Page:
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Renderings show dramatic changes on tap for area across from Memorial Stadium

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You know what they say about a picture: It probably will get you fired if it ends up on Facebook. (Wait, that's not the saying.) Regardless, take a look at these pictures below, and you'll start to get a sense of just how big of a change is proposed for the area across from KU's Memorial Stadium.

As we've reported several times, plans have been filed for a new five-story apartment and retail building at 1101 Indiana St., which currently is the home of the Berkeley Flats Apartments complex. Plans call for about 175 apartment units and about 11,000 square feet of retail development.

As we briefly reported last night, city commissioners unanimously approved the rezoning and preliminary development plan for the project. As part of that discussion, commissioners were shown several renderings that give you an idea of just how big of a change to the streetscape is on the way.

"The building design is reminiscent of a downtown," said Jim Heffernan, a leader with the Chicago-based student housing firm HERE LLC. "We think it will look similar to what a downtown in the 1950s would look like."

But as the pictures show, there will be a few amenities that weren't common in the 1950s. Plans call for not only a rooftop pool, but also an entire rooftop garden. The project proposes to have about 58,000 square feet of open and green space, including the rooftop garden and two interior courtyards.

Heffernan told commissioners the amenities are part of a plan to tap into a new market for student housing.

"Lawrence does not really have what we would consider A-plus student housing," Heffernan said. "We would be the first to the market, and we think this location is perfect for it. Part of bringing the best and the brightest to a university is having world-class housing, and this will bring that to the university."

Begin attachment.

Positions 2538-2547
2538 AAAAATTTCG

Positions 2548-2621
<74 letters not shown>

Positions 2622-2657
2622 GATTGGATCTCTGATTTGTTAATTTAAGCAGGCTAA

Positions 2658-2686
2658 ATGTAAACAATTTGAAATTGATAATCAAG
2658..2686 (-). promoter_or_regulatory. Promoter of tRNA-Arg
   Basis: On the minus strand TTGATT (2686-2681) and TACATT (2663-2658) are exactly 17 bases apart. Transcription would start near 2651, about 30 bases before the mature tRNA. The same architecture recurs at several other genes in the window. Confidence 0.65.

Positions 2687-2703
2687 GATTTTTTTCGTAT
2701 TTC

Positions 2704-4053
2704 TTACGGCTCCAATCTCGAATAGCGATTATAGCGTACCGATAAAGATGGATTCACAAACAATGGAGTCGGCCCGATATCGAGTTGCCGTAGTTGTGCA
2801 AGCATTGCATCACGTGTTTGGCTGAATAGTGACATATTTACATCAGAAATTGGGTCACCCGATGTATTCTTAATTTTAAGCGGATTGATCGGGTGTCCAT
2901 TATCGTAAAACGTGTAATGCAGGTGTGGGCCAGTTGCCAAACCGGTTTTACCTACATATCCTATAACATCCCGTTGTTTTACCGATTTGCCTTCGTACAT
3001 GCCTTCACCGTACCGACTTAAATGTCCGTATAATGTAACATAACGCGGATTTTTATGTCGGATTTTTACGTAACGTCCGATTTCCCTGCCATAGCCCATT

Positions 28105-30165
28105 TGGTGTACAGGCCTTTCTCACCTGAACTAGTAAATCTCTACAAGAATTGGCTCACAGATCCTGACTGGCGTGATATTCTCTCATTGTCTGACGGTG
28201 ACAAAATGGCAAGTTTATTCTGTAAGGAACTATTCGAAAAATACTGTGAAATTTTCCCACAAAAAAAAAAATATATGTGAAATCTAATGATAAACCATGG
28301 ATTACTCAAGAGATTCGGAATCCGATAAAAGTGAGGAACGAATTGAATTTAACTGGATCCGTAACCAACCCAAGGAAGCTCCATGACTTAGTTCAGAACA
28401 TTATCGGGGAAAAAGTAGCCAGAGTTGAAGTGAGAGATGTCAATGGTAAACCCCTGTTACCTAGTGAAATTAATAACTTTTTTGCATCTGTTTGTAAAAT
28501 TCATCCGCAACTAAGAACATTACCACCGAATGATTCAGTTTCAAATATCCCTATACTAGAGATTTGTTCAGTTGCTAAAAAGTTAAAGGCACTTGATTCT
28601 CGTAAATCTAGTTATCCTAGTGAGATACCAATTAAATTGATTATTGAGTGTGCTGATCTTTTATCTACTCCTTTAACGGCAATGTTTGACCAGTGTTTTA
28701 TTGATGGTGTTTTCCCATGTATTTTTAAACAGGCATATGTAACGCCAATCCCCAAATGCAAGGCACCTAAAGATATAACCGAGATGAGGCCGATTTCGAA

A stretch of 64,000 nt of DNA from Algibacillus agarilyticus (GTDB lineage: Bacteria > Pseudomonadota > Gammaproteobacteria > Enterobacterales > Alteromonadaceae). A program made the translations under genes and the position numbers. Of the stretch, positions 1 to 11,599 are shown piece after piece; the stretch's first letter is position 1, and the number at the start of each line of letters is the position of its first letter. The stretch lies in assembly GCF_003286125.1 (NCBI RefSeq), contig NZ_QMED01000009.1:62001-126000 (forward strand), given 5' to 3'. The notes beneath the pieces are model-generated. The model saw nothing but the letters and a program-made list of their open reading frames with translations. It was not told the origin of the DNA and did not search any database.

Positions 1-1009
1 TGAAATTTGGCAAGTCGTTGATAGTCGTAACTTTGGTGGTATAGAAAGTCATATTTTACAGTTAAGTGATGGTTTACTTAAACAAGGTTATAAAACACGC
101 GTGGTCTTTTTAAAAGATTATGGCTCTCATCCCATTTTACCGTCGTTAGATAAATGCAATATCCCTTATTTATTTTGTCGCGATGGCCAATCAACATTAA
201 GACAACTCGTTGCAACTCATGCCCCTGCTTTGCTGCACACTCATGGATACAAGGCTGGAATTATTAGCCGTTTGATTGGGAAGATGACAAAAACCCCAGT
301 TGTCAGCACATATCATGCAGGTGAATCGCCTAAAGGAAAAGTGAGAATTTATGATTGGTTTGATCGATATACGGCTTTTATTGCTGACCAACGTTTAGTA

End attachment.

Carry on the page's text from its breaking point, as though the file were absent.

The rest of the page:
In addition to the courtyards and rooftop gardens, the project will feature a 592-space, underground, automated parking garage system that will eliminate the need for residents to enter a parking garage to retrieve their vehicles. An automated system of lifts and tracks parks and retrieves the vehicles while residents wait in a secured lobby.

The project also will feature an extensive security system, live-work spaces, and retail space that is connected to the building. Plans call for retail along both Mississippi and Indiana streets.

Now that the zoning has been approved, Heffernan said his company will start arranging financing for the project. The company has had luck in finding financing for at least one other similar project. Work is underway on a 26-story student housing project near the University of Illinois, Heffernan said.

He said the company hopes to begin construction by the end of this year. The project is expected to take about 18 months to build. As we've previously reported, though, commissioners are likely to receive a request for financial incentives for the project. Heffernan confirmed that the company is likely to file an application with the city in the next few weeks. He said a 95 percent property tax rebate through the Neighborhood Revitalization Act is a possibility, but the company was still reviewing its options. Commissioners, of course, will have to approve any type of incentive package.

In other news and notes from around town: